By Daniel H. King, Sr.
Would you return a wallet filled with money? The folks at Readers Digest wanted to know the answer to this question in 1995, so they set up a test in American cities to see what Americans would do. The results appeared in the December 1995 issue of Readers Digest. They “lost” wallets all over America, each with a name, local address and phone number, family pictures — and $50 in cash. There were 120 of these wallets strewn all over the country, in three major suburban areas, three medium-sized towns, and three small towns. They were left in parking lots, shopping malls, restaurants, gas stations, office buildings, and on sidewalks. Then they stood back to see what would happen. To each person who returned the wallet they offered the $50 as a reward for their honesty.
The numbers which came out of this “test” are interesting, but at times very discouraging. In Seattle, for example, 9 out of 10 people returned the wallet with the money in it; in St. Louis and Boston 7 out of 10 returned it; but in Atlanta, Las Vegas, Dayton, Ohio, and Houston only half gave it back to its owner. In small towns the re- turn rate was consistently 80% (Meadville, PA; Concord, NH; and Cheyenne, WY).
Most of us would have predicted that, by and large, people today are dishonest and that most of the wallets would not have been returned. In reality this was not so. In fact, the bottom line is that of the 120 wallets that were lost, 80 were returned intact, an overall figure of 67 percent. Most people in America are honest! That is the good news.
There are many stories that are associated with this series of tests, but I found this one in particular to be interesting. In Seattle a little girl with a pink floral dress picked up a wallet off a bench at an amusement park. She ran to her father with it in her hand. Yong Cha saw a chance to teach his daughter a valuable lesson. He handed the wallet back to her and said, “You must take this to the police or someone who can help find the owner.” Little Mary, age nine, nodded gravely as she contemplated returning all that money, but dutifully took her dad’s hand as they searched for the park office. “Honesty is the most important thing a child can learn,” Cha later told the Readers Digest interviewer.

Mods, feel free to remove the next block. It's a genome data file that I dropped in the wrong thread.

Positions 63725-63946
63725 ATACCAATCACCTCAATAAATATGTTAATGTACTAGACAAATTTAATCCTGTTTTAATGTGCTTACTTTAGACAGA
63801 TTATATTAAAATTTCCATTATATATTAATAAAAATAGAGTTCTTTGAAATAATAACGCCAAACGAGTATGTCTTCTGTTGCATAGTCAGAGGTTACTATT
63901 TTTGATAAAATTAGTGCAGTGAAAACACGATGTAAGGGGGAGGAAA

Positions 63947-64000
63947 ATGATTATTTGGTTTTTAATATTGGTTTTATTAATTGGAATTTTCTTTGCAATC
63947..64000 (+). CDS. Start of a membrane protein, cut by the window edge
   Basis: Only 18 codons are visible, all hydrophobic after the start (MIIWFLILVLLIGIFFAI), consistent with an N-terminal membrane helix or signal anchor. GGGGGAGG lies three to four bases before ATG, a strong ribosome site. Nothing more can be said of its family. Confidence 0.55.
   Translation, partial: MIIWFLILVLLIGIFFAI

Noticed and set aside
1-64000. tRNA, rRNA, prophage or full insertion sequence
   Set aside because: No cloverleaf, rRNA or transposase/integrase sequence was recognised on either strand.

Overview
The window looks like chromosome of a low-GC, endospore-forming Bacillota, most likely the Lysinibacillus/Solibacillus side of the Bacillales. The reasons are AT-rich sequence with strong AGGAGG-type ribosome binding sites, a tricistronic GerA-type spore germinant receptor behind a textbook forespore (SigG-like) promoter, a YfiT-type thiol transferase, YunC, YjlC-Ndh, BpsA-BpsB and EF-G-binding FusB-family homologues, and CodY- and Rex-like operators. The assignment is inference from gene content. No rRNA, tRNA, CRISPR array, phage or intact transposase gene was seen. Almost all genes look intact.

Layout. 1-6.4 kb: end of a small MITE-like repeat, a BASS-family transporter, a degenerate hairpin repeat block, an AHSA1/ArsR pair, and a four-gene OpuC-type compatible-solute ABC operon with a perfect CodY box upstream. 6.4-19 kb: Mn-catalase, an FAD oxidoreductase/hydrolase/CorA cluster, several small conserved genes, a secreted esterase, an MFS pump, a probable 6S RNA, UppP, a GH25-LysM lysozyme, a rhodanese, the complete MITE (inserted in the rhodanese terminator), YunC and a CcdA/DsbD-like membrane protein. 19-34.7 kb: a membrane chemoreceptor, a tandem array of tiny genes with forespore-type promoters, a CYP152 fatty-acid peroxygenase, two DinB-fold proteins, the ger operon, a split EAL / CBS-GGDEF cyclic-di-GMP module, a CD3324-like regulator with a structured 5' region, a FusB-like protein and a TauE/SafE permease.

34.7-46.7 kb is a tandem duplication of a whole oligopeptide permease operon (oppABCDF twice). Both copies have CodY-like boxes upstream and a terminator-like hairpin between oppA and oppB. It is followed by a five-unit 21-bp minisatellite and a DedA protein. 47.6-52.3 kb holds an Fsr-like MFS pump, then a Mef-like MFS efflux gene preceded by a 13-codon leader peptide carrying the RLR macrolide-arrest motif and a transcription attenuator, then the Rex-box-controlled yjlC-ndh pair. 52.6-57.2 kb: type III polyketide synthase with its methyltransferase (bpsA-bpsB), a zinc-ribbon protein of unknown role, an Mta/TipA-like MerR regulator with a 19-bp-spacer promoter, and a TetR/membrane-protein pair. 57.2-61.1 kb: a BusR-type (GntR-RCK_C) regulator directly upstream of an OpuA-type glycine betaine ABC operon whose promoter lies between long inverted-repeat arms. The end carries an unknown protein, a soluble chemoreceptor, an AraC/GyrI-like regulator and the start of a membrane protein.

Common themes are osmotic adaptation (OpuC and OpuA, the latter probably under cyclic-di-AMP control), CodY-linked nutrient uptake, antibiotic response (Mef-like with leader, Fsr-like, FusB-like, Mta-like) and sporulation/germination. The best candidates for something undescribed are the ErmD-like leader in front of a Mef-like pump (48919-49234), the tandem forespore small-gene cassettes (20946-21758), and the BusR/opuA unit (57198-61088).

What this parent did in this particular case with his child was more important than all the lessons that could ever be taught her in school. These days, when government bureaucrats are talking about setting up classes in moral education (alongside their miserably failed “sex-education” classes), bemoaning the sad state of affairs in America’s schools and homes, this little story captures the heart of how morality in all its forms is taught to the next generation of Americans. It is taught by the parents. All the government money and all the platitudes from out of a book published by some collegiate genius from Harvard or Yale, cannot overcome a single case of dishonesty or immorality as it is seen by the child in the life of a parent. Such “lessons in real life” are the true teachers of morality and integrity.
I would venture that in most, if not all, those 40 instances where the wallet was not returned and the money pocketed, there are remembrances from long ago of how this grown- up’s parent did something that was dishonest and lacking in integrity before the eyes of that developing child. The parent, by example, taught the child to be dishonest. They may have thought those things were small and unimportant at the time, but they left a lasting impression. Now, do not misunderstand my remarks. I do not mean to suggest that these grown-ups are not responsible for their own dishonesty. At this point in time they are the only ones responsible for their actions. But we must take into consideration as we are raising our children that these lessons in life create impressions that last a lifetime and ultimately determine what sort of adults our children will someday be. They will be responsible for their own actions. But we must be very sure that we appreciate the importance of our present example in determining what direction they will choose when later they decide for themselves.
Let me cite one more example to illustrate this same point. At the sprawling Del Amo mall south of Los Angeles, the author records this incident: “Two boys in their early teens happened upon our wallet. One, in shorts and athletic shirt, gave a whoop as he pulled out the money. Talking excitedly, the two walked down the mall, eventually meeting a man who seemed to be the father of one of them. They showed him the wallet. All three left. We never got a call.” On that day this particular parent taught these two boys a lesson which will remain with them all of their lives. Sad to say, it was neither noble nor fine. Many parents, even some Christian parents, are doing the same thing before their children on a daily basis. Someday they will reap the bitter harvest of such behavior.
What kinds of life lessons are we teaching our children? Paul wrote, “Providing for honest things, not only in the sight of the Lord, but also in the sight of men” (2 Cor. 8.21). Let us be certain that we also provide for honest things in the sight of our children!